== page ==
Thursday, August 9, 2007

Dumpling Inn

It certainly goes without saying that Dumpling Inn is a favorite of mine. It's what I think of as Chinese comfort food. Basic stir fries, good dumplings/potstickers, etc. Service is decent, food is always consistent, and the atmosphere is homey. I wouldn't go there at 7pm on a Saturday night nor would I go at 8:30pm at any night. That's when they start to wrap up for the night and boy, do they get grouchy. I don't blame them, as I would be dying to clean up and go home. We did it once, knowing we'd incur their wrath, and we were in and out in half an hour. Two other parties that came in at the same time decided to linger and the owner gave us the most grateful look for understanding that they wanted us out.

Anyhoo, our menu for this past Wednesday night:

  • Potstickers
  • Cashew diced chicken
  • Sweet and sour pork
  • Orange chicken
  • Beef chow mein
Everything was quite delightful. The cashew diced chicken is a favorite and I'd kill for a recipe for that sauce. It's slightly sweet with a hint of tomato paste and perfect with the tiny pieces of chicken, water chestnut, and cashews. The sweet and sour pork consisted of large chunks of pork that were battered, fried, and served with chunks of pineapple in the classic sauce. Orange chicken is one of my favorite dishes. Yeah, it isn't really Chinese, but I especially love Dumpling Inn's version of it. It's made with real orange juice, so the sweetness and tartness of orange is dominant in the dish. The chicken is lightly battered and tossed into red-hot oil for a nice crust. They add a little kick to it, so that's a nice contrast to the orange flavor.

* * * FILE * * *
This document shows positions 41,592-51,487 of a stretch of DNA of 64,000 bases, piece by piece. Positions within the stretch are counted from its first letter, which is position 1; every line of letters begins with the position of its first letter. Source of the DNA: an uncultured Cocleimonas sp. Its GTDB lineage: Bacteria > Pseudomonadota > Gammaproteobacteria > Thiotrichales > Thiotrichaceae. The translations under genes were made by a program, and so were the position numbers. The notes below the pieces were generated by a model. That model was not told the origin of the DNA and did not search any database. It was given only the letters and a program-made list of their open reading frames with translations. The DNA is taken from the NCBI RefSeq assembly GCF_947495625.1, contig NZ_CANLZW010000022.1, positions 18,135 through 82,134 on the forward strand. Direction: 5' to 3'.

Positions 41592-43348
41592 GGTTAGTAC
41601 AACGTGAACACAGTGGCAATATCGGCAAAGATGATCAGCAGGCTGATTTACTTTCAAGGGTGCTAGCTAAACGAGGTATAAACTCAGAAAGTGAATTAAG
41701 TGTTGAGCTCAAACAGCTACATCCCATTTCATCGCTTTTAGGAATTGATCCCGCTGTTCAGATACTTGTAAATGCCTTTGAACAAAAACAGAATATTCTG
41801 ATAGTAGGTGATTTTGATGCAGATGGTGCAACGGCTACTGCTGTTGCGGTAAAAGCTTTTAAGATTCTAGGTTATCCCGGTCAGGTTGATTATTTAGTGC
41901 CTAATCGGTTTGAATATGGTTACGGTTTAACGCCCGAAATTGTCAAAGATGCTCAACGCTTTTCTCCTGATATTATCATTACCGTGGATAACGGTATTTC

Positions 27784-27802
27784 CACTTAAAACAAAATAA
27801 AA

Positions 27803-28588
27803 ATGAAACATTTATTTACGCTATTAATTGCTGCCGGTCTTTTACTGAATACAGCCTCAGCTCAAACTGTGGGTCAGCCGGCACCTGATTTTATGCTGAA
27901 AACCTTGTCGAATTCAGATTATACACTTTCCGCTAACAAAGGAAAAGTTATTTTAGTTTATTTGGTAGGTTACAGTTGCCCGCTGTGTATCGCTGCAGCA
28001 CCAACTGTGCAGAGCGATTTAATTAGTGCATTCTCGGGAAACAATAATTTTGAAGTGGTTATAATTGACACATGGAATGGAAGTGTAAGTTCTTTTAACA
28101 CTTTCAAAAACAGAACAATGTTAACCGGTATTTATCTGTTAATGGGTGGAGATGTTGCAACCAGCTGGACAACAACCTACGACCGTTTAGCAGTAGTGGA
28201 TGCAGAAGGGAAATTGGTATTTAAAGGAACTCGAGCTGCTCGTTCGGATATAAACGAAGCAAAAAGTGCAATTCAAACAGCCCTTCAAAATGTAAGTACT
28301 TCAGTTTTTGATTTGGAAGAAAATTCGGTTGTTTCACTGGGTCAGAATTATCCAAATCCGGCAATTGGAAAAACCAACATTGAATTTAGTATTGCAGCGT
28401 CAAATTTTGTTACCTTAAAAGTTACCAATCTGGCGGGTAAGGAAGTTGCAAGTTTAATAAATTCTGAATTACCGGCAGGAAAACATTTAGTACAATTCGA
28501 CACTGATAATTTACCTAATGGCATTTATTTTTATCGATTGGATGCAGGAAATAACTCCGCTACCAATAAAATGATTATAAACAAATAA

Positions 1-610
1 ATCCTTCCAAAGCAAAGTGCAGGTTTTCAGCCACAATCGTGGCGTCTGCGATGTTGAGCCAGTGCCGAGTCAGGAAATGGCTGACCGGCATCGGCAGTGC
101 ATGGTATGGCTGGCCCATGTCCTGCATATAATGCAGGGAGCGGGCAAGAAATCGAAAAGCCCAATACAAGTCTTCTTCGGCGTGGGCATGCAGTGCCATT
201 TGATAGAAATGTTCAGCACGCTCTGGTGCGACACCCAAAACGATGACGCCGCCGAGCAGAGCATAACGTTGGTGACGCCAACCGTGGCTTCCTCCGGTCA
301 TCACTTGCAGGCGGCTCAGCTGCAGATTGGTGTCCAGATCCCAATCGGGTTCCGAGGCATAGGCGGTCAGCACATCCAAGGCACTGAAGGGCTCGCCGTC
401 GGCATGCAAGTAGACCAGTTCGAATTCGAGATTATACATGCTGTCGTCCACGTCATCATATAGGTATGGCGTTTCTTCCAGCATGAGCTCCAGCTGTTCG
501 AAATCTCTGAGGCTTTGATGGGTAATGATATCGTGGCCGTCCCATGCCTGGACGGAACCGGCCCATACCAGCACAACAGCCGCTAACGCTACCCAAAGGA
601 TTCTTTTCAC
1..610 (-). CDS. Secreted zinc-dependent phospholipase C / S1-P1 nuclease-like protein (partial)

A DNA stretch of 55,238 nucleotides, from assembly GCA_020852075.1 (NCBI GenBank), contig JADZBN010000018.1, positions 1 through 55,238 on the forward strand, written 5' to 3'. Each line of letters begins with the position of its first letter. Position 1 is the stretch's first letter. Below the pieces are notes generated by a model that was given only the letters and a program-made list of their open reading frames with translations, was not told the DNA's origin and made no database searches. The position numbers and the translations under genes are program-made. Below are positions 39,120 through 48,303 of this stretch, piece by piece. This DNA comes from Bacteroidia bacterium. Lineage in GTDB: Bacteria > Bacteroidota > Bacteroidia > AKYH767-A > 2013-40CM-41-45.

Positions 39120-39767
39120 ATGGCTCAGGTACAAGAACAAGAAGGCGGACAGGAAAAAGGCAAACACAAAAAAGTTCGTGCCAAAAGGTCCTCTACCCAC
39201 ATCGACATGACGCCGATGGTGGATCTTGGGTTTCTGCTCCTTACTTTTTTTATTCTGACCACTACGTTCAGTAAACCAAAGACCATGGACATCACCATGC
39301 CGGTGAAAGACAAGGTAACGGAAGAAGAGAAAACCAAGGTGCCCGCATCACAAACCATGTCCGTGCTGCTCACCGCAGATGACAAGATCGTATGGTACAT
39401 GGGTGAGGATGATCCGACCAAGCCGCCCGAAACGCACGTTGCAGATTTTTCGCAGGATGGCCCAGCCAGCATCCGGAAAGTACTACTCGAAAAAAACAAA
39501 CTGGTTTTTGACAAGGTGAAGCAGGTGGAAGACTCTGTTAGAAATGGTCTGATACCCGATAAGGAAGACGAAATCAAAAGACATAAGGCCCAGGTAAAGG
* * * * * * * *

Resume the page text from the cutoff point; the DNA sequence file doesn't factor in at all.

The potstickers need no description. Their perfectly fried up with a good pork filling. Pork with a little bit of onions and chives. The skin's a tad thick, but that doesn't really matter in potstickers. Their beef chow mein is ok, but I'm not a huge fan of it. It's a little too greasy, heavy on the garlic, and not enough noodles. There's a ton of onions and bean sprouts in it. I like onions and bean sprouts, but my chow mein should always have plenty of noodles.

Other dishes on the favorites list include the pork and garlic eggplant. YUM. When they make it extra-spicy, it's gut-roasting. The eggplant is placed directly into hot oil. This fries the skin, sealing in the water. It's the only way to ensure that the eggplant is juicy and moist, not soggy. The sauce is oyster-based and they throw in ground pork, scallions, and strips of bamboo. Crunchy, moist, garlicky, and eggplant-y. That's the way the dish should be done.

I also like their pickled pork and cabbage noodle soup, which is basic and hearty. The classic braised beef noodle soup is ok, but Chang's Garden in LA holds the prize for best beef noodle soup ever. Dumpling Inn uses packaged noodles and doesn't use enough spices in the soup, making it a basic beef broth with noodles and meat. It's good, but not incredible.

I'm sure I'll be discussing Dumpling Inn further. We're there at least once a month, if not more.

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